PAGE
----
In “Burn the Ice: The American Culinary Revolution and Its End” (Penguin Press, 384 pgs, $28) a new book by James Beard Award-winning food journalist Kevin Alexander, the thesis is that due to an confluence of factors: saturated restaurant markets, rising labor and food costs, weak sales, changing consumer tastes and loyalties, a shrinking middle class, declines in mall traffic, bank and investor skittishness about returns on investments all point of a bleak future for the sector.
Mr. Alexander argues that, starting in Y 2006, we experienced a transformative period for the US restaurant industry.
He marks some of the innovations: the rise of “fine casual dining” meaning those restaurants with dangling light bulbs and exposed brick and in-your-face ambitious food that does not lean overmuch on fine linens or fancy stemware, craft cocktails, farm-to-table dining, the hipification of non-Western food, the audacity of food truck culture, and the democratization of criticism via social media.
Now he says we should prepare for a major shake-up.
“There are too many restaurants,” Mr. Alexander said. “There has not been a recession since 2008, and a recession gets the people who are not serious out of the way, austerity breeds creativity.”
And, that for a number of years, the rate of restaurant growth has exceeded population growth.
Too many restaurants are chasing too few consumer dollars. Part of this is because of demographic changes. People age 35 to 54 go out to eat most often. Younger than that and they may not have enough earning power to spend, older than that and careers are winding down and there may be less travel or disposable income.
In Y 2007, 41% of consumers were in a spending sweet spot, today it is just about 34% that we are still 5-7 yrs away from the huge millennial generation fitting in the spending sweet spot.
Restaurants cannot just make a go of it until then. Subway closed 1,100 locations in Y 2018, and Starbucks aims to shutter 150 underperforming stores this year. And “fast casual,” order-at-the-counter restaurants are in a far better position than full-service casual restaurants.
Dining out is an ingrained consumer behavior and unlikely to diminish significantly across the board. Even during the recession of the last decade, dining out was a relatively cheap way to indulge, the way lipstick sales spiked during the Great Depression.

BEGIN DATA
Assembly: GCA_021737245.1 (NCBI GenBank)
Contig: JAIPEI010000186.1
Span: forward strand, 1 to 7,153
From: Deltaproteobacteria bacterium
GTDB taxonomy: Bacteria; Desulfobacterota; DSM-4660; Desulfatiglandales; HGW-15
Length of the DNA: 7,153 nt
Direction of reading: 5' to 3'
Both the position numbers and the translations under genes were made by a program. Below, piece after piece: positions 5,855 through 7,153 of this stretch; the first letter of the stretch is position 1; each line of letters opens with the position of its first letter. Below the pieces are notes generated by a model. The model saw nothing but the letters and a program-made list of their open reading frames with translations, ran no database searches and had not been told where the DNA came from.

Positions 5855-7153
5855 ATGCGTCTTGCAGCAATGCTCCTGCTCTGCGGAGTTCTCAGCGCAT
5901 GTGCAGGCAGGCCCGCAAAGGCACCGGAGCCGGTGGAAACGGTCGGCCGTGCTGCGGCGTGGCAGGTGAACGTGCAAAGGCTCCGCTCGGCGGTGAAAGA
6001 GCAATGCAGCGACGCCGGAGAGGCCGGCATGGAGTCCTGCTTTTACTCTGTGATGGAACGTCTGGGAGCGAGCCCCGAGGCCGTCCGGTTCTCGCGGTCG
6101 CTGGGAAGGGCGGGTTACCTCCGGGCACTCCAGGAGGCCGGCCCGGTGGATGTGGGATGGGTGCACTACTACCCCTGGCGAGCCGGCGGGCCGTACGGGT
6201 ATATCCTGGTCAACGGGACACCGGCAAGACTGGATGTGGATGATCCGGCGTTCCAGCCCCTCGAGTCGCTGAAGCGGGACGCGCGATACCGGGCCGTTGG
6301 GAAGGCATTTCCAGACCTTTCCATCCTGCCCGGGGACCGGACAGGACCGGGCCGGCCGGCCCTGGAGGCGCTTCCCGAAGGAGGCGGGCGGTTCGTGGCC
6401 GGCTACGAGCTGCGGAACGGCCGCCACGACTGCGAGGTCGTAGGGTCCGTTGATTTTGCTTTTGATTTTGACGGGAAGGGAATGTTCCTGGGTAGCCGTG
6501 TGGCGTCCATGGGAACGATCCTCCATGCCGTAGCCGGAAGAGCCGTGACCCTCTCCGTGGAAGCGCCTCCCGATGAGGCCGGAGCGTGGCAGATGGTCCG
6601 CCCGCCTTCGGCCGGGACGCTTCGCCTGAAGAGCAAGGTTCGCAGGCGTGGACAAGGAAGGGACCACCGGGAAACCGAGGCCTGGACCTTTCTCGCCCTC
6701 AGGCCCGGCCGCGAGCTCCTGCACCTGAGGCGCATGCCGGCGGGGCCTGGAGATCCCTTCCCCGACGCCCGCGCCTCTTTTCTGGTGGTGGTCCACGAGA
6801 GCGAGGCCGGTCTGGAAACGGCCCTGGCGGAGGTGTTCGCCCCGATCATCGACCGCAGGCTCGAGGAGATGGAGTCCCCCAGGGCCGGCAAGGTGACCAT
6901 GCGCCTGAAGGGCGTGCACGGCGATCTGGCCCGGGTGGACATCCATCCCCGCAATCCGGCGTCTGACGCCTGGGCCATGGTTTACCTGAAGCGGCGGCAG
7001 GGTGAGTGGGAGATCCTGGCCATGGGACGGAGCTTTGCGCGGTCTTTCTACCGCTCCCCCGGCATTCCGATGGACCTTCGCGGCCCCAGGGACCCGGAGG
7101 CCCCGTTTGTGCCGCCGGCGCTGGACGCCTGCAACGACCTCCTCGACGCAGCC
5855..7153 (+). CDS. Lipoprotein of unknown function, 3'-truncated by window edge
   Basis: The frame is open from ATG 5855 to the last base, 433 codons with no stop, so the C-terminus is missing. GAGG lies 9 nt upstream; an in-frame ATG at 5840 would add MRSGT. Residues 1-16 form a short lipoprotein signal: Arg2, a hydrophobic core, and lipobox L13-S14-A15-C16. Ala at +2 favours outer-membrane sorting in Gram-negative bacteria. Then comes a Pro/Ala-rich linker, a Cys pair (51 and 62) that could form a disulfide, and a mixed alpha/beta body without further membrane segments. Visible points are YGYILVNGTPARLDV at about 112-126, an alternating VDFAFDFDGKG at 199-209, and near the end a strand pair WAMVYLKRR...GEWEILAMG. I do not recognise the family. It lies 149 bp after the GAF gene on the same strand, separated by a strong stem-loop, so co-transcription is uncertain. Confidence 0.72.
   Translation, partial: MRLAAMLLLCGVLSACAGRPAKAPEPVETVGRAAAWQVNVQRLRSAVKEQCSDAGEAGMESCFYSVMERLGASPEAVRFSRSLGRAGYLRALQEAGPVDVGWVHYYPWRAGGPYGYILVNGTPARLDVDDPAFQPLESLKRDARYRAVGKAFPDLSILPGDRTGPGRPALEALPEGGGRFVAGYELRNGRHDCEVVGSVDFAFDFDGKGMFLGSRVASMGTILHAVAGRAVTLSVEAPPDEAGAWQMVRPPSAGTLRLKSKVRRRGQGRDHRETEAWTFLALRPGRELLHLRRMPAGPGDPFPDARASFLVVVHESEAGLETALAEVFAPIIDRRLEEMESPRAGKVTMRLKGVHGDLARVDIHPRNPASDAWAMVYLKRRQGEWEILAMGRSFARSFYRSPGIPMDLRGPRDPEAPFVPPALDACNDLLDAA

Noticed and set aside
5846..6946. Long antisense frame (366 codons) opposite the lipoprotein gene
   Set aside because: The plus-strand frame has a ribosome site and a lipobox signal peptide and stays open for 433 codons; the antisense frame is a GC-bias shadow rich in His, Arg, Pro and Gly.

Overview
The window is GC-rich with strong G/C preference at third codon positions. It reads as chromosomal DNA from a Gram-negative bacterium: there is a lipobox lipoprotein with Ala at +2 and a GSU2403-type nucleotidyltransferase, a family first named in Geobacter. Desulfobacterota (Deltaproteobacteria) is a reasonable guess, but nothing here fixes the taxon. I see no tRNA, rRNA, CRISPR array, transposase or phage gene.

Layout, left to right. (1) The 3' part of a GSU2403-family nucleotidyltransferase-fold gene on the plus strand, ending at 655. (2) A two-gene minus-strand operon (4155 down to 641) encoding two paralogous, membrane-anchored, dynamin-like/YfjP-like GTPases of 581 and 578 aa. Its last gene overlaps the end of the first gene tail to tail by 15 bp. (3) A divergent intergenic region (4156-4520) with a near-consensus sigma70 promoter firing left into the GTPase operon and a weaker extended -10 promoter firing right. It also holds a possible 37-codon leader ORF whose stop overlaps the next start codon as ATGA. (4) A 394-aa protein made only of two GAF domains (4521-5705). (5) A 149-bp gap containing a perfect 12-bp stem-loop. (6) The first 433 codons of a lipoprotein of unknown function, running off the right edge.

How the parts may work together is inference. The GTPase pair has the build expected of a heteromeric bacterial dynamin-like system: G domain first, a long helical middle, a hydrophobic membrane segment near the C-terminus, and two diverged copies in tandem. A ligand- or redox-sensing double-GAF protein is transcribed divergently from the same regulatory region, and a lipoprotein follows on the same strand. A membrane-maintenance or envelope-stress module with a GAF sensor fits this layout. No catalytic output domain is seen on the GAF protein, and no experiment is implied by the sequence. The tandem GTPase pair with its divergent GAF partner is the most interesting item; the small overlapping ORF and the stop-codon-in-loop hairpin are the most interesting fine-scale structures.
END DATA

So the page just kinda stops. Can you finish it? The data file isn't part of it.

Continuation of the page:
Men and women are not suddenly going to learn to cook in the next 3 yrs. And there is a major contrast in dining behavior. A person is either convenience-driven or experience-driven, casual dining is caught in the middle.
America’s consumers are now avoiding the big casual chains like Applebee’s in favor of local, Chef-driven independent restaurants. But even those appear to be on shaky grounds in many crowded markets.
Mr. Alexander says part of the reason local, Chef-driven independent restaurants may be struggling is that we have entered what he calls the age of the operator.
“The gestation period to develop new ideas in Portland in the middle of the last decade was years,” Mr. Alexander says. “Now if you do not have your act together in 3 months, someone is going to take your idea and own it. It doesn’t matter where they live, if they have the resources and skill to execute better than you can, anyone can plagiarize you.”
When Instagram and Yelp are crowded with 300 pictures of your latest dish or cutting-edge bar decor, imitation is not just a form of flattery, it is intellectual theft that is entirely legal and impossible to prevent.
In an industry where profit margins are usually in the single digits, adding in food delivery options such as Uber Eats or DoorDash originally seemed to offer an added revenue stream without the expense of extra kitchen staff, expanded hours of operation or additional equipment.
Growth in that area has been explosive, and last year $10-B in revenue was generated by 3rd-party delivery companies. But at some point delivery cannibalizes existing restaurants.
Most 4rd-party delivery services are charging 25% to 30%, which squeezes restaurants’ profit margins further. For a small independent restaurant it is hard.
An argument can be made that if fine-dining restaurants disappear, to be replaced by cookie-cutter fast-casual spots, not much is lost but elitist clubhouses for the 1%. But they are the incubators of new ideas, says Mr. Alexander, “the academic chapels of learning.”
“They do not need to be for everyone, they should not be. It is almost like couture lines: Fashion houses lose money on them, but that’s what pushes fashion forward. You need those to exist in food,” Mr. Alexander says.
And while Mr. Alexander laments the passing of the hip fine-casual Chef-driven restaurants in his book, he thinks they may be partly responsible for their own demise.
“When we started to think everything was all about the food and who cares about the service and decor, it opened up a dangerous Pandora’s box. The logical extension is ‘fast casual’ – who even needs waiters? It was a failure to appreciate the full dining-out experience.”
But Mr. Alexander is hoping for the pendulum swing back in the other direction.
“I hope it will come back around to the simple sit-down restaurant that cares about service. And maybe I will check my phone with the phone-check person. And be invested in the meal and the conversation.”
Back to the dining experience with company, but for that we will have to wait until coronavirus social distancing rule is lifted.
For now it is order by phone, pay by app, pick up or deliver and eat at home.
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